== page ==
We were told that the number of unsold homes in Q1 stood at just over 14,000 units, the lowest supply in around five years. It’s possible that, despite recent cooling measures, the dwindling housing supply may work to support existing prices (as opposed to the situation with HDB flats below).
In addition, it’s estimated that the number of new units launched in Q1 2022 was less than 1,000. This is much lower than Q1 last year, when there were over 3,700 new units launched.
That said, do note that Q1 is usually a quiet time for new launches. This is due to the Chinese New Year period, which often sees a lull in sales; developers tend to time launches to avoid this. 2022 has definitely been a slow start, as compared to 2021, as Jan 2021 started with a bang with the launch of mega-developments like Normanton Park, and smaller ones such as The Reef at King’s Dock. That said, with the launch of North Gaia, Piccadilly Grand, and Liv @ MB taking place, it may still help to sustain the numbers going into Q2.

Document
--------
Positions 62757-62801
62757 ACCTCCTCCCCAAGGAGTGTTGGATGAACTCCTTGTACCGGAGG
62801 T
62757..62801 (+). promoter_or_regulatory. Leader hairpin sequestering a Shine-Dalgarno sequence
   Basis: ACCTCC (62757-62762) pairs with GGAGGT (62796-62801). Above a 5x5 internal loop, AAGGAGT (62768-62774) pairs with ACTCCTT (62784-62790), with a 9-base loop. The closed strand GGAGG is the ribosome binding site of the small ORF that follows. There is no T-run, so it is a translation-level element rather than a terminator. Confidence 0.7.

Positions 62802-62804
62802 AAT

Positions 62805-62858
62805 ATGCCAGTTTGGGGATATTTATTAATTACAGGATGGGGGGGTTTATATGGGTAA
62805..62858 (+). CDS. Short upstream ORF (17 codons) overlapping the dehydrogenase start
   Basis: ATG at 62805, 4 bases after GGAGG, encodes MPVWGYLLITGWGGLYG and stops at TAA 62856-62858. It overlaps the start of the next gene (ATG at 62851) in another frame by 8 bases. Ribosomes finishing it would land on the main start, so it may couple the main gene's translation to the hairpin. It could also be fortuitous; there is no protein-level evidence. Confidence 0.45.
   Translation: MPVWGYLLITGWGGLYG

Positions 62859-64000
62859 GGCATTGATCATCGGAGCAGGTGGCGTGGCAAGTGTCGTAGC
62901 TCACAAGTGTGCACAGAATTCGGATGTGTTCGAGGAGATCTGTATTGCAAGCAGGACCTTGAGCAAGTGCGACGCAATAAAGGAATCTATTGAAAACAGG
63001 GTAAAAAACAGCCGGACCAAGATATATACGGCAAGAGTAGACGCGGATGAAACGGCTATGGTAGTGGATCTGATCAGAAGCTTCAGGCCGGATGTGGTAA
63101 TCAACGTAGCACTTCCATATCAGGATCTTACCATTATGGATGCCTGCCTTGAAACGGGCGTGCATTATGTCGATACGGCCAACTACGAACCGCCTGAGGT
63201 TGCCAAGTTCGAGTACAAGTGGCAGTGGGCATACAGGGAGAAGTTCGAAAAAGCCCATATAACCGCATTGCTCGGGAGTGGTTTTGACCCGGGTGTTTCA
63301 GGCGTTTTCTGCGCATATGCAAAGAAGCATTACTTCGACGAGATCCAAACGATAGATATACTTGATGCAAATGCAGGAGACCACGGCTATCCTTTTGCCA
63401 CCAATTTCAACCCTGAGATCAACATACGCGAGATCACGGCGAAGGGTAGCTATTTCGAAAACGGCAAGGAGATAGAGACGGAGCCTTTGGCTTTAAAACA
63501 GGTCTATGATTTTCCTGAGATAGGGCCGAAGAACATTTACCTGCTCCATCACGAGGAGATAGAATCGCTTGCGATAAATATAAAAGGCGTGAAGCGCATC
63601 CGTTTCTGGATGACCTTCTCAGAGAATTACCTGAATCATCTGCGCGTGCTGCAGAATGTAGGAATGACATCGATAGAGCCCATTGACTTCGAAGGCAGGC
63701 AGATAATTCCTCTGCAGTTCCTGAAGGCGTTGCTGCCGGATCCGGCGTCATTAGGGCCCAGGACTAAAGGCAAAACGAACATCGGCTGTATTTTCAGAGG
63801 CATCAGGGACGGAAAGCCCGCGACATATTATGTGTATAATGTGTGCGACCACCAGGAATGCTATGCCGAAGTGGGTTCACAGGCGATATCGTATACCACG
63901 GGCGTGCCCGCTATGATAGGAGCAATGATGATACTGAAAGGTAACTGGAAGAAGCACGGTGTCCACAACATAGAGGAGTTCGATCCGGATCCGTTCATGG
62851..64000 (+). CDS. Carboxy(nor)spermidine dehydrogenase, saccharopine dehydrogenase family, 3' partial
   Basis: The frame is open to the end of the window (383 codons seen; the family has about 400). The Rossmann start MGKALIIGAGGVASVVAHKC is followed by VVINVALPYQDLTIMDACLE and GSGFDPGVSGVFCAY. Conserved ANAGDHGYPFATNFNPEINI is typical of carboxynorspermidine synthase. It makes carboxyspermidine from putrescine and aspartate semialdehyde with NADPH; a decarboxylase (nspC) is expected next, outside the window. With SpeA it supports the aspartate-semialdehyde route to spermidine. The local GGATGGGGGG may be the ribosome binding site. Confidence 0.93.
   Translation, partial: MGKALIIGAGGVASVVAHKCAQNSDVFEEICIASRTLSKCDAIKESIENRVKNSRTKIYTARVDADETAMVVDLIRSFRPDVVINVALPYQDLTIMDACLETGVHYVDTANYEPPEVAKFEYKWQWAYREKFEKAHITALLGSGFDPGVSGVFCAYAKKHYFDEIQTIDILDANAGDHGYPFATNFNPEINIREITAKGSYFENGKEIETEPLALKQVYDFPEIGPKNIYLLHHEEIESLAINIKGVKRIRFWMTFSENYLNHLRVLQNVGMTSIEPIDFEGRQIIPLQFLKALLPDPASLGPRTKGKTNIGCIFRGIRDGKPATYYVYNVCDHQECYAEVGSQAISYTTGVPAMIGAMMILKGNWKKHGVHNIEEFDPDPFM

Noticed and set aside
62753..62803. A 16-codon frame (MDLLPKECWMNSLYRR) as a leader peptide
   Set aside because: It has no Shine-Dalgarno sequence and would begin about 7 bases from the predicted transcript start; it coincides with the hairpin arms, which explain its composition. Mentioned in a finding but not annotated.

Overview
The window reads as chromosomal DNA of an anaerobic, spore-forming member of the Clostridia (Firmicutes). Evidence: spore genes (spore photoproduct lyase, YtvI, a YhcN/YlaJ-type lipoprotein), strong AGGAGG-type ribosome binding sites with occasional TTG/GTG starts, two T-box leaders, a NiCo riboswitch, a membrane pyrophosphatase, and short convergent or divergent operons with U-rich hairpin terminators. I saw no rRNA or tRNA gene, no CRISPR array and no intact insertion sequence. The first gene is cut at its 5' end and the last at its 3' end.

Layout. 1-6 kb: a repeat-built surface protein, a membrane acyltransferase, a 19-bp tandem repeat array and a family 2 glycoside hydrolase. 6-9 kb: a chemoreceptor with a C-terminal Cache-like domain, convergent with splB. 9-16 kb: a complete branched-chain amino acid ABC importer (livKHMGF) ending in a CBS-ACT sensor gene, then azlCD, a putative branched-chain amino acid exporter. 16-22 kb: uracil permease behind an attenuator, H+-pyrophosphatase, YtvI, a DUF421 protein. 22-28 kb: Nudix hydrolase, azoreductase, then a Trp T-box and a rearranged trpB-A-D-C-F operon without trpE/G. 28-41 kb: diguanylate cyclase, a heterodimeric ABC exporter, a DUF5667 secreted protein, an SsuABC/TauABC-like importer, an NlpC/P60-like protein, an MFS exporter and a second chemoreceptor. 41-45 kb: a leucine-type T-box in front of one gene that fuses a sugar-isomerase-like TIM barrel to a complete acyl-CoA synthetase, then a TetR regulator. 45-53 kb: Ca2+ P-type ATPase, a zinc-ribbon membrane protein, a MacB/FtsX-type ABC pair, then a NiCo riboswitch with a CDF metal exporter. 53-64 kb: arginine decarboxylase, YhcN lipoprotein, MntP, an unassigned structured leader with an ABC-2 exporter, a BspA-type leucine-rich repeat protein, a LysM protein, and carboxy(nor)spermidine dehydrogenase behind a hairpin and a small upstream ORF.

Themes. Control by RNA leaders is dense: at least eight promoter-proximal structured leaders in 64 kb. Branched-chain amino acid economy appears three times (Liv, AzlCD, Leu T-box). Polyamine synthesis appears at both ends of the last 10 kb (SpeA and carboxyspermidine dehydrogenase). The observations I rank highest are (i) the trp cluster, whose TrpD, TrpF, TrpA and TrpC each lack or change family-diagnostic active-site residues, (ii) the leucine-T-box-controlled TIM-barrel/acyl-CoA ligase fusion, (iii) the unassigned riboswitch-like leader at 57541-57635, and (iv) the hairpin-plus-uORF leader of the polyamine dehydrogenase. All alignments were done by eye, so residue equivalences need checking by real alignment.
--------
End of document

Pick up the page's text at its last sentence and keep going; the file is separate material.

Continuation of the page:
Resale flat transactions also showed signs of a slowdown
There were 6,934 resale flat transactions in Q1 this year, down about 12.7 per cent from Q4. Year on year, transaction volumes are down 8.5 per cent.
Unfortunately for first-time buyers, prices have continued to climb, ending up 2.4 per cent for Q1. But you can take some consolation from the fact that this is the lowest quarterly growth we’ve seen since around 2020.
This may be due to the growing awareness of resale flat supply. Over 31,000 flats are expected to reach their Minimum Occupancy Period (MOP) by the end of 2022; and buyers may be waiting for the surge to lower prices, while also providing more options.